I have this puzzle still unsolved of higher than normal HC emission at 25 mph on a treadmill emissions test. Early 90’s Corolla. It has always passed, but just barely. LIke the HC limit is 150, and the car tests 149. Folks here have suggested it might be the valve clearance, the O2 sensor, or the cat. I plan to check those one by one. This isn’t an emergency, I have a year before the next test. I’d like to avoid the Calif DMV “Circle of Hades”; i.e Dept of Auto Repair.
But I noticed something interesting the other day. I noticed when going through the test results – year by year over a period of 20 years – that once in a while the HC would test like 35 instead of the usual 145-149. It would pass easily. Then I noticed the times it passed easily, I had the test done earlier than normal. Normally I have it done in mid-April, but on the times it passed, I had it done in mid-March. So I’m wondering if the gas blend changes in that time frame, from winter to summer blend, and the car will easily pass on winter gas. If so, I can just save up some winter gas and pour it into the tank before taking the car to the test. I think in the winter they may add more oxygen compounds to the gas, like ethanol.
So would running E85 for the next emissions test help reduce my car’s HC emisisons?
Your early 90’s Toyota will not run well on E85, as it is not programmed to recognize and utilize this fuel.Putting it in the car will cause it to run less efficient than it does now, causing the emissions numbers to go crazy. I guarantee you will not pass.
Usually with Toyota’s and just barely high HC’s, the culprit is usually a lazy O2 sensor. Way high HC’s can be the fuel pressure regulator or bad KVAM. BTW, all these can be tested for proper operation before spending money to replace them. Don’t count on the primitive ODB system to tell you if it is bad. When I got my '88 Supra with the same ODB system, and it never gave me a code to a non-functioning O2 sensor. It just stayed in ‘open loop’ mode, and sent my HC numbers just high enough to fail. Plus, I discovered after replacing it, losing 2 mpg on average.
Yep forget the e85. Not made for it. Double dose of techron maybe.
It may be as simple as the fact you had new plugs and the car was really well warmed up by the time you got to the test.
Another thought. I think your car does run better on winter blend, which has less oxygenaters in it, more than just ethanol. Here in GA, you can get an emissions test done anytime of the year, and the results are considered valid for 12 months. Check and see if CA is similar. I’d just get the test done in Feb or early March before the summer blend is used, if that is the case.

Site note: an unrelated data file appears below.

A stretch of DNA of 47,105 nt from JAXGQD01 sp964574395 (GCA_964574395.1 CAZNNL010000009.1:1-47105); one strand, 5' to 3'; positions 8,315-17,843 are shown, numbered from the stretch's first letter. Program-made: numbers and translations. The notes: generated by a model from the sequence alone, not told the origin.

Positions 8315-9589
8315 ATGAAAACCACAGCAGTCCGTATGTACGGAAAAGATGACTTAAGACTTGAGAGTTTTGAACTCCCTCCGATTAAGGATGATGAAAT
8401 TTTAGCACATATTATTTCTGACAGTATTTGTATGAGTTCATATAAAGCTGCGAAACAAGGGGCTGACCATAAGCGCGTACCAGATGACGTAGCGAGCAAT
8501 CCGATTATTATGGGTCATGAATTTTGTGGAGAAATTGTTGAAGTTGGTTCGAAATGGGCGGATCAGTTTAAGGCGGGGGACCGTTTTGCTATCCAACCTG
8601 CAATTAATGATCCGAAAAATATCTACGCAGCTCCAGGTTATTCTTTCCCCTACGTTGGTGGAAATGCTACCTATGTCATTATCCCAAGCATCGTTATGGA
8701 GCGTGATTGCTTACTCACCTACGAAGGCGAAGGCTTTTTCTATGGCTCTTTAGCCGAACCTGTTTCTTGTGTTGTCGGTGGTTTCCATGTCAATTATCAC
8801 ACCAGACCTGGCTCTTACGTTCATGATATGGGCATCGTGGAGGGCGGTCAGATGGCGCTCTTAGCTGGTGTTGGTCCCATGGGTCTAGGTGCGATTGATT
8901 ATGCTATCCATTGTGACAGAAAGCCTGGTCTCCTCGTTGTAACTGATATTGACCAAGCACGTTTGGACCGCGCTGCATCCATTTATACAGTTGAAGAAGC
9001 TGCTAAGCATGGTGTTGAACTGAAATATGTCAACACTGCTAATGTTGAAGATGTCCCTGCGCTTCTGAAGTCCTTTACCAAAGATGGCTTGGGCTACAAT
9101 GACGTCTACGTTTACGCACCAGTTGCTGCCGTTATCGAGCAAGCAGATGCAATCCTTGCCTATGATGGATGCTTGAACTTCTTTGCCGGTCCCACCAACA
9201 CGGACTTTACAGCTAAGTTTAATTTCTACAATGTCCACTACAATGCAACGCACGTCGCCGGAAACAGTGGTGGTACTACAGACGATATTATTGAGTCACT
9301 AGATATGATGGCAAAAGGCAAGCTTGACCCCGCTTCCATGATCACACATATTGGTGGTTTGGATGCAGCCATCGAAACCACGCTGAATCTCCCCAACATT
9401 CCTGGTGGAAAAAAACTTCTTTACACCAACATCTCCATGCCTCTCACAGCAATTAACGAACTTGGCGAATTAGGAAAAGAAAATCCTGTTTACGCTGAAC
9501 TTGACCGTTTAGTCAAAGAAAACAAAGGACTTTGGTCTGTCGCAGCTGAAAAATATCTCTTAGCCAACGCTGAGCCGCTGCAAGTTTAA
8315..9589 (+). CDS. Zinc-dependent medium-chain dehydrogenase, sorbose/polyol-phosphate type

HC failure usually means misfire of some sort…A leaky valve will do it too…A compression test might be in order along with an ignition tune-up…
Thanks to all; these are all very insightful and useful comments.
On an early 90’s Corolla, I think you have a pair of wires next to the distributor that have an unused plug on the end that is capped off with a green cap. It may be somewhere else but check around the distributor.
Anyway, warm up the engine, then open the cap and insert your voltmeter probes into the two sockets of the plug, an analog voltmeter is the best on these. With the engine idling, the voltmeter needle should sweep back and forth every few seconds from about 0.2V to 0.7V. If its not doing that, then you need to replace the oxygen sensor. The O2 sensor is not monitored by the OBD1 system.
@GeorgeSanJose ethanol is extremely aggressive to fuel systems. There’s a good chance it would wreak havoc with your fuel hoses, pump, injectors, etc.
I think that you threw people off a bit when you asked about E85. E85 is 85% ethanol and 15% gasoline. I believe that you meant to ask about E10/E15 (10-15% ethanol), which is (since the banning of MTBE) traditional wintertime gasoline.
The Energy Independence and Security Act of 2007 requires that fuel producers must increase their use of renewable fuels every year through 2020. With few options available, that means ethanol. As of 2013, it is tough to find any gasoline that is not at least E10. In California, I don’t think you could find non-ethanol fuel if you tried.